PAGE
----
on Wooley is misplaced. In Wooley, this court held that a criminal
history comprised of one prior conviction for driving while intoxicated is not
a significant aggravator in the context of determining sentence for a murder conviction.
See Wooley v. State, 716 N.E.2d at 929. In dicta, we
further noted, significance varies based on the gravity, nature and number of prior
offenses as they relate to the current offense. Id. at 929 n.4.
This case is distinguishable from Wooley for three reasons. First, Defendants criminal
history consisted of three misdemeanor convictions, as opposed to just one in Wooley.
It is not unreasonable for a trial court to take into account
the frequency of Defendants criminal activity.
Second, the trial court evaluated the import of the three prior convictions, determining
that the escalation of violence, from disregard for property rights to disregard for
life, gave insight into Defendants character. This is not an improper consideration.
See Ind. Code § 35-38-1-7.1(a)(3)(B) (1998) (In determining what sentence to impose
for a crime, the court shall consider the persons character.).
Finally, in Wooley, Defendants murder conviction was not determined to be significantly related
to his single conviction for driving while intoxicated because the murder was not
alcohol related. However, a criminal history comprised of a prior conviction for
operating a vehicle while intoxicated may rise to the level of a significant
aggravator at a sentencing hearing for a subsequent alcohol-related offense. 716 N.E.2d
at 929 n.4.
In this case, Defendants act of murder was a direct result of her
plan to rob Johnson. Defendants two prior convictions for conversion are relevant
in the context of a murder committed for the purpose of robbery as
both crimes involve the taking of property. That Defendant used deadly force
to effectuate the taking of property does not preclude the trial court from
considering Defendants prior conversion convictions.
With respect to the second aggravating circumstance, the court reasoned that the nature
and circumstances of the crime were particularly brutal. Indiana Code § 35-38-1-7.1(a)(2)
directs a trial court to consider the nature and circumstances of the crime
committed when determining the imposition of sentence. This aggravator is generally thought
to be associated with particularly heinous facts or situations. Smith v. State,
675 N.E.2d 693, 698 (Ind. 1996) (upholding as a proper aggravating circumstance that
the defendant planned murder two or three days ahead of time).
Defendant makes two arguments why the trial court improperly applied this aggravator.
First, that murders, by their very nature, are brutal crimes. (Appellants Br.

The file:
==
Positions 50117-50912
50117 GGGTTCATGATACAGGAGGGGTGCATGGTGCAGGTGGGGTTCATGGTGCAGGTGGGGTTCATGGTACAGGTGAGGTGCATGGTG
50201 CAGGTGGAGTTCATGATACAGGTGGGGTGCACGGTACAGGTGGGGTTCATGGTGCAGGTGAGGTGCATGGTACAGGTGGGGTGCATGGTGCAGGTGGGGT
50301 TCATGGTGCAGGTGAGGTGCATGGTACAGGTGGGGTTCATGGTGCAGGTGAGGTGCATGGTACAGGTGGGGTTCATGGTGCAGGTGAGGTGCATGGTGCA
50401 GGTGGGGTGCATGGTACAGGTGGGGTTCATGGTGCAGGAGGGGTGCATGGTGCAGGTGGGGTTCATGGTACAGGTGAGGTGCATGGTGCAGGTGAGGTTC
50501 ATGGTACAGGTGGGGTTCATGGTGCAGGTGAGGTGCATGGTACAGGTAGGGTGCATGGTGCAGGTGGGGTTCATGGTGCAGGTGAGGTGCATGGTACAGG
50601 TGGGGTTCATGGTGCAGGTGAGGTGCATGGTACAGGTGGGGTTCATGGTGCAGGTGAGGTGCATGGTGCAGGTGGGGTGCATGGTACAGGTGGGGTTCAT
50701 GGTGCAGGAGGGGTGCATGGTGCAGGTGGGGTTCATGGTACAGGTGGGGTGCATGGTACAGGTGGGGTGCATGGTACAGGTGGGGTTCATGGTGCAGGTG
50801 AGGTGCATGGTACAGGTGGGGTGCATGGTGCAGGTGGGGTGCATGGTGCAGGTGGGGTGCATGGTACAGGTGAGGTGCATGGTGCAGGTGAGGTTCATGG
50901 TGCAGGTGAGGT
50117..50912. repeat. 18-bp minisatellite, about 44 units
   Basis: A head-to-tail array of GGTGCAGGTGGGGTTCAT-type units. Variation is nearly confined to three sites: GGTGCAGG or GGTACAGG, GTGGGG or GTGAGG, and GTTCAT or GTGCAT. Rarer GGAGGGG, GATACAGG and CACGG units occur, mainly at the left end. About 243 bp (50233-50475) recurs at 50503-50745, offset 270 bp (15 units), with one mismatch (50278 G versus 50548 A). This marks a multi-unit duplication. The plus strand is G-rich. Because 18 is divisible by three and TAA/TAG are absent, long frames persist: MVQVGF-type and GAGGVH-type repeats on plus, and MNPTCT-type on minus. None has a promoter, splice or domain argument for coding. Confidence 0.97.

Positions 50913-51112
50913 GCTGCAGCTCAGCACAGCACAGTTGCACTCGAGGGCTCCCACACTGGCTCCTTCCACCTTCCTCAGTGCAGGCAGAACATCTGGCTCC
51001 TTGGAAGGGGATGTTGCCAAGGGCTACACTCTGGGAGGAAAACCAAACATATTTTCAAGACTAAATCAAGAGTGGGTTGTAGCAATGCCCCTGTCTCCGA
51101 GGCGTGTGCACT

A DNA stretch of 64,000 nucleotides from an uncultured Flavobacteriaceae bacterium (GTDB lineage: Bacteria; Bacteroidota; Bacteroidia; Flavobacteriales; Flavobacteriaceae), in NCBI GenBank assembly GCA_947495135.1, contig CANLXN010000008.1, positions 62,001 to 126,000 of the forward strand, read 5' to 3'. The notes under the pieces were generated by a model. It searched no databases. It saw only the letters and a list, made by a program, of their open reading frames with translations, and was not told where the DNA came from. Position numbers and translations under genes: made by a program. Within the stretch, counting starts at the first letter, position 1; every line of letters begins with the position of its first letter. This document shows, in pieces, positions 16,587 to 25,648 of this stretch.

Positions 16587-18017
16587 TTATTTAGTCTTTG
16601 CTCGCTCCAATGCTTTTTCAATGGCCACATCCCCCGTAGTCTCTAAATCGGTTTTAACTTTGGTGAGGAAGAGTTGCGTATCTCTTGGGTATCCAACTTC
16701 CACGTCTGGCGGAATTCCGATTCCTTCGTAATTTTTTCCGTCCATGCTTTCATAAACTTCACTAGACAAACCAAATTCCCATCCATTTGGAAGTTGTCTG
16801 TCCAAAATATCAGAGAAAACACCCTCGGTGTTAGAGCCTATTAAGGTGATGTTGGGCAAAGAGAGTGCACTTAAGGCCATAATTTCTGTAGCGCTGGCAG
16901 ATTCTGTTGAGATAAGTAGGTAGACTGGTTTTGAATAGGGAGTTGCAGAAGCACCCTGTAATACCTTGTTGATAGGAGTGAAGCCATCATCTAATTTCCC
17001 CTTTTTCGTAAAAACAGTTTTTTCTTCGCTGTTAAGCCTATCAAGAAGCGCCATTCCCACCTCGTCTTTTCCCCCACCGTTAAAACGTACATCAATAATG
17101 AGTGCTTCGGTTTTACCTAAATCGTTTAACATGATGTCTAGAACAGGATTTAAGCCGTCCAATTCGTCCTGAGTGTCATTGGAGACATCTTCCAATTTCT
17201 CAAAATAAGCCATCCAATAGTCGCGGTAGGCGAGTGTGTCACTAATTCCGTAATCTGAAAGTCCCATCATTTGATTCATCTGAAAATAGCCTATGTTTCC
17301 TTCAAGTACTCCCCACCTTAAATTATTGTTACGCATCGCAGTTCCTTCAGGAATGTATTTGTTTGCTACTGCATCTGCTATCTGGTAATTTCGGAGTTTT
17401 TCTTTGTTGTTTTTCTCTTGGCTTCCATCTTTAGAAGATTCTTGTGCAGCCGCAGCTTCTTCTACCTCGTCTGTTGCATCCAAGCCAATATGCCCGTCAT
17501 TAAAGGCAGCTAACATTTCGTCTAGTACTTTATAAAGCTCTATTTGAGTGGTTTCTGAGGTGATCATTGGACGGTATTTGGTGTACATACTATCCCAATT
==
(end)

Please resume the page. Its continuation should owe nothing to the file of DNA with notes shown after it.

at 13.) Second, that the court improperly considered the fact that Defendant
returned to the house and removed some liquor, in that she had already
been convicted and sentenced for these crimes. (Appellants Br. at 13.)
Although elements of a crime cannot be used to enhance a sentence, particularized
circumstances of a criminal act may constitute separate aggravating circumstances. Morgan,
675 N.E.2d 1067, 1073 (1996) (citing Ector v. State, 639 N.E.2d 1014,
1015 (Ind. 1994)). To enhance a sentence in this manner, the trial
court must detail why the defendant deserves an enhanced sentence under the particular
circumstances. Smith v. State, 675 N.E.2d at 698 (citing Wethington v. State,
560 N.E.2d 496, 509 (Ind. 1990)). Here, the trial court noted:
[D]efendant was invited into the victims home and was trusted by the victim.
The Defendant repeatedly hit the victim with a cast iron skillet with
enough force to shatter [the skillet] into several pieces. Defendant then stabbed
the victim multiple times after he had been rendered helpless and unconscious by
the beating. He was left to die while the defendant and her
companions rifled through his belongings, taking property, wiping their fingerprints off anything they
had touched, and then returning to the victims home the following day to
take more property.
The trial courts decision that the nature and circumstances of the crime were
particularly brutal was within its discretion.
In the present case, the trial court enhanced Defendant's presumptive sentence based upon
valid aggravators. The court specifically stated the reasons why it found each
of the aggravating circumstances, and the court balanced the aggravating and mitigating circumstances
in reaching its sentencing decision. In light of the nature of the
offense and the evidence, the Appellant's enhanced sentence was not improper.